Gold took a double hit recently based partly on a news item from the rumor mill that a large fund in Asia was selling to "run the stops."
"The sale looks like a carefully crafted trade prepped and successfully executed by a well known $14B U.S. fund," according to one source. "Prior to the sale there had been an unusually large purchase of gold 'puts'—a leveraged options play that profits from a downward spike in prices. There had also been some early selling on the overnight electronic platform presumably to test the waters before the big guns fired a devastating salvo."
The short sell at the opening bell last week had the desired effect on prices, as the $1,730 level was breached where it triggered stops. The reason behind the trade is a matter of speculation with no clear motive. One source believed the selling was a bet that the U.S. "fiscal cliff" will be averted and that both sides of the Congressional isle will be able to reconcile their differences long enough to meet the upcoming deadline for the expiration of the Bush tax cuts.
This brings up another question concerning the 2013 outlook for gold. Pundits believe that if the fiscal cliff is averted and the U.S. economy picks up steam in the coming months that it could put downside pressure on the yellow metal.
Many analysts have also called into question whether the 17% year-over-year compounded rise in the gold price over the past decade can be sustained going forward. Perhaps not, but as Sharps Pixley points out, "Some bulls now seem to see single digit growth as a bear market." The point here being that even a single digit gold price increase in 2013 would still be preferable to an outright bear market and is still an attainable gold.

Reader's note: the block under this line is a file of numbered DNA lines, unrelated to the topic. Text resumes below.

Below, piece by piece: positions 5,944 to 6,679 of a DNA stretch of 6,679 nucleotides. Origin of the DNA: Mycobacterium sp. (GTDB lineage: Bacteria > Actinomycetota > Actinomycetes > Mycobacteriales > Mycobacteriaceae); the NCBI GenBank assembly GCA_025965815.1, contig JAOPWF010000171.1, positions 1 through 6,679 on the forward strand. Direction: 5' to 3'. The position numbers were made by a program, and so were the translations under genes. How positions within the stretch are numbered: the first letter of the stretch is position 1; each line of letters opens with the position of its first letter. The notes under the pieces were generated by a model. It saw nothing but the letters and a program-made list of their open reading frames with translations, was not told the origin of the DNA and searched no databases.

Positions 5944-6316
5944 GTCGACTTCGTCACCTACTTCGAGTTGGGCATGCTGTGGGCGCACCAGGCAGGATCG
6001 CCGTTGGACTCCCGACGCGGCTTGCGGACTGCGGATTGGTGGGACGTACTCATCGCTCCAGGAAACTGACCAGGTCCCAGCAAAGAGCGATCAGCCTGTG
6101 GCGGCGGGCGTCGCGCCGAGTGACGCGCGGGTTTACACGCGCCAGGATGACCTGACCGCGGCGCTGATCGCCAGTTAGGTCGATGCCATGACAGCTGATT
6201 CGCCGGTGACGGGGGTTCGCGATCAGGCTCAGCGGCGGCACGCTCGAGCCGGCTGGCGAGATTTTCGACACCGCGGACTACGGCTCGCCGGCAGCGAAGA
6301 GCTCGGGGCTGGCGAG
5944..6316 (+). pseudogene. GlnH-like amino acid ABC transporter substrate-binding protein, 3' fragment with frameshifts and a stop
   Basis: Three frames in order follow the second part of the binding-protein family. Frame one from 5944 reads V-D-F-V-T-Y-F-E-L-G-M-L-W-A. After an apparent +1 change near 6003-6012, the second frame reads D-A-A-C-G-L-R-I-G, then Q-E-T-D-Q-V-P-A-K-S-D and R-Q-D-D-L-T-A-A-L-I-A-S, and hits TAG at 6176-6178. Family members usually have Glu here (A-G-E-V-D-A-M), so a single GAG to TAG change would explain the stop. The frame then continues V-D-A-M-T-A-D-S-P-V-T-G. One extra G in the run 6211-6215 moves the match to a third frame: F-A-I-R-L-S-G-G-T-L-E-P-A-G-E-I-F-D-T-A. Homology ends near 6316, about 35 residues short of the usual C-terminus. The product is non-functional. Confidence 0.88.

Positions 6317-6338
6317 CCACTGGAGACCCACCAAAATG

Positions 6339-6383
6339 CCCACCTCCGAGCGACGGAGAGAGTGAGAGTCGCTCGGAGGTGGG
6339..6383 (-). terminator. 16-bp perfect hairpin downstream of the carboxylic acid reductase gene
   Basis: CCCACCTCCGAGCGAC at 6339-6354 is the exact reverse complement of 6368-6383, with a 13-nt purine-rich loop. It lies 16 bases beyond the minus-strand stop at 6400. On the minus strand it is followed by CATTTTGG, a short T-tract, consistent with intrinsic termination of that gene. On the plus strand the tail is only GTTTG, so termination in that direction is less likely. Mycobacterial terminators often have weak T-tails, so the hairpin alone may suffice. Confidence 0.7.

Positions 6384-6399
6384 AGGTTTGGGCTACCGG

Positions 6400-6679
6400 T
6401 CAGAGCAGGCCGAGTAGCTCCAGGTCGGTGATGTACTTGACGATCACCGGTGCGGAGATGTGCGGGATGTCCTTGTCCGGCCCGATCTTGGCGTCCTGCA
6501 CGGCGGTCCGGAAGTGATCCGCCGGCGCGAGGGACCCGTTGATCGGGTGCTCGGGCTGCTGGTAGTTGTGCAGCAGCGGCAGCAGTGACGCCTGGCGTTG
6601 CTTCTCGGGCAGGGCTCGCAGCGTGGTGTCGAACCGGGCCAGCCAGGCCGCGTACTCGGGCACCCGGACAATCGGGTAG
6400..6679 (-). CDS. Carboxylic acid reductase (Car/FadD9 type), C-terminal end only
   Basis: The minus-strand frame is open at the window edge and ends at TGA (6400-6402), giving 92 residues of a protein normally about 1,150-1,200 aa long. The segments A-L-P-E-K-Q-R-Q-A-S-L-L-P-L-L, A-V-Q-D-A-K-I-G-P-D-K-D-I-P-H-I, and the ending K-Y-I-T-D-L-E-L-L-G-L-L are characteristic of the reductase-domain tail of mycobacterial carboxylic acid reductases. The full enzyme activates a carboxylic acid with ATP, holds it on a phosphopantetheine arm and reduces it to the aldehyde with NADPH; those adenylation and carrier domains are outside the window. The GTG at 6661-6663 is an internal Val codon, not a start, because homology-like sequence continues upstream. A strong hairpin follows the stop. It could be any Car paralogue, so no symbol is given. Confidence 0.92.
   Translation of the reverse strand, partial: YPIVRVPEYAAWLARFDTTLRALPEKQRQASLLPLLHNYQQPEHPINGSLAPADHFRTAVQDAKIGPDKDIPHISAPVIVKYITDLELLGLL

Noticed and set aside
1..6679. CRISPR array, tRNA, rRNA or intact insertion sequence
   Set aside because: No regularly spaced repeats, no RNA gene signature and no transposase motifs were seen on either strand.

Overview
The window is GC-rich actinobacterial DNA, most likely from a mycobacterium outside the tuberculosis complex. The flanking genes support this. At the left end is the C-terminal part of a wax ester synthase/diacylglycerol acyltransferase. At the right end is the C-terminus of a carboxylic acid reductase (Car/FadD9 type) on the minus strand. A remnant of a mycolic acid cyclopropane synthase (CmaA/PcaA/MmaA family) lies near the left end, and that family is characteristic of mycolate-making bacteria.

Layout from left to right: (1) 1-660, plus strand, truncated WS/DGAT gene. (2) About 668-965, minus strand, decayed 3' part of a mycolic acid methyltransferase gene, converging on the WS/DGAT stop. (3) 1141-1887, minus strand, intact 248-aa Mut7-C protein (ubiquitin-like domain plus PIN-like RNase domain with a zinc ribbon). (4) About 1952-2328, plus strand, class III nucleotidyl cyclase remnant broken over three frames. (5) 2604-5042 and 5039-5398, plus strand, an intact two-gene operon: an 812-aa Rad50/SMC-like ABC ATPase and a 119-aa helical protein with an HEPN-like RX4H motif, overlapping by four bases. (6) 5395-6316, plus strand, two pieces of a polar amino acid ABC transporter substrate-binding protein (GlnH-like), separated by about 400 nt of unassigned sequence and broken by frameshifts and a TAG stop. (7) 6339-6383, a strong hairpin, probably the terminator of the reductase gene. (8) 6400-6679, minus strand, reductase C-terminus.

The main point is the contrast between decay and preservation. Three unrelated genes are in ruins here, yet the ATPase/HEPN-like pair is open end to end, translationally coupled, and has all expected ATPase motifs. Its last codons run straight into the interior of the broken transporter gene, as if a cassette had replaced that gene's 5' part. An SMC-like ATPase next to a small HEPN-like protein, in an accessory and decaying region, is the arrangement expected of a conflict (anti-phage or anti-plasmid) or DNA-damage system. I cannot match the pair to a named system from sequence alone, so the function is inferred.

Analysts' median forecast for the 2013 year-end gold price has risen from $1,832 as of September to $1,850 currently. Commerzbank expects gold to reach $2,000/oz next year, citing supporting factors such as additional central banks buying due to ultra-loose monetary policy or addition to reserves, more active Indian buyers, continued low real interest rates, a rebound in Chinese growth rate. Deficits in the gold supply are also expected to continue into 2013.
From a technical perspective, the 10-month gold price oscillator showed some improvement in early December from last month, falling back from the "overbought" red zone shown in the following graph to a neutral reading in the yellow zone. That should help gold to stabilize a bit in the coming days and weeks as the metal tries to establish support and chew its way through the supply overhang created by recent selling.
It should be noted that despite the recent sell-off, gold is currently showing a net gain for the year-to-date (as of Dec. 4). The iShares Gold Trust (IAU), our proxy for gold, is above its opening level from the start of 2012 as you can see here. But it's also below its 30-day moving average, and this important trend line also has a downward slope. It's also below the 60-day MA. This signifies that the interim trend is still sketchy and the buyers haven't regained control of the market yet. The best trading signals—the ones that signal a sustainable rally has begun—are when the gold ETF is above the rising 30-day and 60-day moving averages.
A few weeks ago our New Economy Index (NEI) was looking dicey. I even speculated that by December we might even see a "sell" signal in the NEI—the first one since 2010. But as the latest NEI update shows the U.S. retail economy is still managing to maintain its intermediate-term rising trend and shows no sign of breaking down.
As you can see, the index remains above its rising 12-week and 20-week moving averages as well as staying above the interim uptrend line (see below). That means that the outlook for U.S. retail sales in the near term future is still positive, and it practically guarantees a fairly strong holiday sales trend for December. So it looks like Santa is coming to the rescue this year once again for retailers.
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